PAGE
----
Pathway and GO Enrichment

EnrichNet network-based enrichment analysis online tools (Glaab et al., 2012) were used to test pathway enrichment for gene sets in multiple databases (KEGG, NCI, Reactome). Enrichr online query tool (Chen et al., 2013b) was used to test the enrichment pattern for inferred IBS gene sets. Cytoscape ReactomeFI (Wu et al., 2014) application provided pathway enrichment testing for gene sets in Reactome Protein–Protein Functional Interaction Networks. Cytoscape BiNGOapp (Maere et al., 2005) was used to visualize over-representation of GO terms. BiNGO maps the predominant functional themes of a given gene set in the GO hierarchy and outputs this mapping as a Cytoscape graph. Hypergeometric distribution, with FDR correction and ‘0.05’ significance was used as app setting for all gene sets.

Network Analysis

INDELs and non-synonymous SNVs in Exonic/Splice sites were used in gene/protein set construction. Although other types of INDELs/SNVs (UTR, upstream, Intronic, downstream) have an influence on genomic milieu, they were not included in these shortlists for network construction due to the lack of consensus scoring criteria to classify their effect. The goal was to reduce false positives as much as possible. VanBuren Lab online tool Cognoscente (VanBuren and Chen, 2012) was used for expanded genetic network construction for DNA–RNA–protein interactions for gene lists. When needed, damaging SNVs were defined according to Condel/FannsDB scores (González-Pérez and López-Bigas, 2011). In this case, centrality of genes was conceived visually from the topography of the network.

Cytoscape ReactomeFI App was used to construct individualized functional interaction networks for gene sets from each sample. In each sample, we used the network that included the largest possible number of genes for further visualization and centrality analysis (excluding small networks of gene clusters – usually less than 10–15 genes). Cytoscape RINalyzer app (Doncheva et al., 2011) was used for pair-wise network comparisons and overlap. Cytoscape GeneMANIA app was used to draw direct ELAVL1 interactions in Figure 4 (Warde-Farley et al., 2010). Cytoscape CytoNCA app (Tang et al., 2014) was used for un-weighed centrality (degree, betweenness, closeness) ranking. Cytoscape (Shannon et al., 2003) workflow tool was used to create centrality based custom styles.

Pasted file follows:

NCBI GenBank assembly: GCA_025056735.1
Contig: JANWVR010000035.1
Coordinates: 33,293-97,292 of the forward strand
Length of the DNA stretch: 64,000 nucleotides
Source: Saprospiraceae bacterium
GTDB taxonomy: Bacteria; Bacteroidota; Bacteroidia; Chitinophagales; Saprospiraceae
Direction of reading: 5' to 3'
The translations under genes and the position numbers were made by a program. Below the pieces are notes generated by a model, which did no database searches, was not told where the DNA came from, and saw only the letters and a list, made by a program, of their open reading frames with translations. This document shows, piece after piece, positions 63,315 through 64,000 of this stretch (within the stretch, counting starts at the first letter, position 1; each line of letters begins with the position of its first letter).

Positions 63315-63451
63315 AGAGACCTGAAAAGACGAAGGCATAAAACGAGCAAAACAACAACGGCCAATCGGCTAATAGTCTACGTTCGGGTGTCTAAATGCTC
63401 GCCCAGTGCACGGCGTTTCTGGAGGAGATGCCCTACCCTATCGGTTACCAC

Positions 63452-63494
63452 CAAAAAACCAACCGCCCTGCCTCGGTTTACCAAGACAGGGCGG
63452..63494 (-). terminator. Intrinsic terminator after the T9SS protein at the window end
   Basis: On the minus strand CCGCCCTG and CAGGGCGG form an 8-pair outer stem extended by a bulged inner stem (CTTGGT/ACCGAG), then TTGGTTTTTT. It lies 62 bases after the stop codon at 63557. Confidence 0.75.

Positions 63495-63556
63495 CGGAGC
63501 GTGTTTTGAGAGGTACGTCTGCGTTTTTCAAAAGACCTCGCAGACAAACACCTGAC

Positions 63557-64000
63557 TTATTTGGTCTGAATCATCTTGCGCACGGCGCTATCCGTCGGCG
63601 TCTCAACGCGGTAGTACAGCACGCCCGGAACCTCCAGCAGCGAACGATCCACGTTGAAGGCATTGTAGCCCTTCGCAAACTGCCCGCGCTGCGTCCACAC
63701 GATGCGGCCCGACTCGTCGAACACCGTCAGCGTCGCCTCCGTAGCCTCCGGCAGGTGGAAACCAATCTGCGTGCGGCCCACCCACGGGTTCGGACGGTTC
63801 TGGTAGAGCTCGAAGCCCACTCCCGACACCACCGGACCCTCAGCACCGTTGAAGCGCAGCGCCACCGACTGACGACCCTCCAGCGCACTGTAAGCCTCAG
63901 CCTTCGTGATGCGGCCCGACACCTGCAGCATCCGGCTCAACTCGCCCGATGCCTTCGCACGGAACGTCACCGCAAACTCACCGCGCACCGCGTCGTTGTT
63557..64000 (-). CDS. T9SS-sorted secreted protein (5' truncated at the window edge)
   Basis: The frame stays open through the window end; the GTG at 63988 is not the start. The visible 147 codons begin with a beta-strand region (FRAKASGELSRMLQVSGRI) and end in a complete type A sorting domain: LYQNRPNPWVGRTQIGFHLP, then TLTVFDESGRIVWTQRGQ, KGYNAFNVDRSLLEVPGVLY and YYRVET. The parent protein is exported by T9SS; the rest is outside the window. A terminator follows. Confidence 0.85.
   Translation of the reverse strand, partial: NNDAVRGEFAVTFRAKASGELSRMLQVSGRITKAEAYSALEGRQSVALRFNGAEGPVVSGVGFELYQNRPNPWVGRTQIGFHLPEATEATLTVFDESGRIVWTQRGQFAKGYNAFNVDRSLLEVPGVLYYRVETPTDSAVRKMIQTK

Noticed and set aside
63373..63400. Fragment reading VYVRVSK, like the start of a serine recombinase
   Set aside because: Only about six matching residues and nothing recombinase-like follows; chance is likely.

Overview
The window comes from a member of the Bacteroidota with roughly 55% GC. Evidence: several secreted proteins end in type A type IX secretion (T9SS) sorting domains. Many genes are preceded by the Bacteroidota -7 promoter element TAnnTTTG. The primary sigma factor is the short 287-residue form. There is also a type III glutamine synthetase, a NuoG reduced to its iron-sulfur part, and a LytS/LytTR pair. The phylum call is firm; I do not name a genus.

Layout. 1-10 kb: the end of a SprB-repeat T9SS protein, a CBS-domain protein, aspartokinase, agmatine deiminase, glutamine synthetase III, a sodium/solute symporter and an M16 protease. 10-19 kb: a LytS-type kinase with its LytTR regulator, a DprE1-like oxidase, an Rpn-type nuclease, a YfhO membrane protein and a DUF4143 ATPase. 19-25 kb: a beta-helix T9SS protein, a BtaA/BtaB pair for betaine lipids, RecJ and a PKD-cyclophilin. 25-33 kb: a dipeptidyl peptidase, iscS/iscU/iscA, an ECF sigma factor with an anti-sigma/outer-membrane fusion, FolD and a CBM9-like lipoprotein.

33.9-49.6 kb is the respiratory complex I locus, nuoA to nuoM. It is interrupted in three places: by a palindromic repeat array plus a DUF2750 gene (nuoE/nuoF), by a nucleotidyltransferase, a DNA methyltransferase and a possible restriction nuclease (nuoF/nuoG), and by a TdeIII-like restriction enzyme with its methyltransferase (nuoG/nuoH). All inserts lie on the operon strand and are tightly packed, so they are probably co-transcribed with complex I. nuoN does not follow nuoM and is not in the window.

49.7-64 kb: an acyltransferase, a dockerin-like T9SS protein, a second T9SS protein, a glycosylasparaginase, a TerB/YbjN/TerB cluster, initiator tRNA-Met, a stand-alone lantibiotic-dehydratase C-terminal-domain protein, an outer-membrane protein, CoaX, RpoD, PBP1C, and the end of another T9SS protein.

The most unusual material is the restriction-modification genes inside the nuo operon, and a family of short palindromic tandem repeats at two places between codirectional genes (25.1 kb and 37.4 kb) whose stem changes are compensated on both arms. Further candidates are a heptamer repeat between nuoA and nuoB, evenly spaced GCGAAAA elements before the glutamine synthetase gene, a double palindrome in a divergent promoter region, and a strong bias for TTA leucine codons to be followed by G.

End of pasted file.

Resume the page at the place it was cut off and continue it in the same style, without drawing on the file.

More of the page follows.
TCGA Queries

Online repositories for TCGA data available on TCGA data portal (Hudson et al., 2010) and cbioportal (Cerami et al., 2012) were used to access TCGA records.

Ethics Statement

This study was ethically approved by the Ethical and Scientific Committee of the Institute of Endemic Diseases, University of Khartoum. Written informed consent was obtained from all participants, in accordance with the Declaration of Helsinki.

Author Contributions

SS, MI, OE, HM, MR, LB, FB, AS, MN: conceived the study and the experimental design. MK, WN, MA, UE, AH, OE, SF, FI, KA, MI: designed and carried out the analysis. All authors participated in interpretation of data. MI, MK, WN, wrote the paper. SS and MK contributed equally to this work. All authors revised the manuscript critically and were involved in editing the paper and approval of the final manuscript.

Conflict of Interest Statement

The authors declare that the research was conducted in the absence of any commercial or financial relationships that could be construed as a potential conflict of interest.

Acknowledgment

This work received financial support from the International Centre for Genetic Engineering and Biotechnology (ICGEB project number CRP/SUD/10-01) and the Wellcome Trust (grant number 100715).

Supplementary Material

The Supplementary Material for this article can be found online at: https://www.frontiersin.org/article/10.3389/fgene.2015.00288

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Keywords: colorectal cancer, ELAVL1/HuR, NFkB, exome sequencing, network analysis, pathway analysis

Citation: Suleiman SH, Koko ME, Nasir WH, Elfateh O, Elgizouli UK, Abdallah MOE, Alfarouk KO, Hussain A, Faisal S, Ibrahim FMA, Romano M, Sultan A, Banks L, Newport M, Baralle F, Elhassan AM, Mohamed HS and Ibrahim ME (2015) Exome sequencing of a colorectal cancer family reveals shared mutation pattern and predisposition circuitry along tumor pathways. Front. Genet. 6:288. doi: 10.3389/fgene.2015.00288

Received: 14 June 2015; Accepted: 28 August 2015;
Published: 15 September 2015.

Edited by:

Sven Bilke, National Cancer Institute/National Institutes of Health, USA

Reviewed by:

Christopher Wong, Genome Institute of Singapore, Singapore
Xiaogang Wu, Institute for Systems Biology, USA

Copyright © 2015 Suleiman, Koko, Nasir, Elfateh, Elgizouli, Abdallah, Alfarouk, Hussain, Faisal, Ibrahim, Romano, Sultan, Banks, Newport, Baralle, Elhassan, Mohamed and Ibrahim. This is an open-access article distributed under the terms of the Creative Commons Attribution License (CC BY). The use, distribution or reproduction in other forums is permitted, provided the original author(s) or licensor are credited and that the original publication in this journal is cited, in accordance with accepted academic practice. No use, distribution or reproduction is permitted which does not comply with these terms.

*Correspondence: Muntaser E. Ibrahim, Department of Molecular Biology, Institute of Endemic Diseases, University of Khartoum, Al-Qasr Street, P.O. Box 102, Khartoum 11111, Sudan, mibrahim@iend.org

These authors have contributed equally to this work.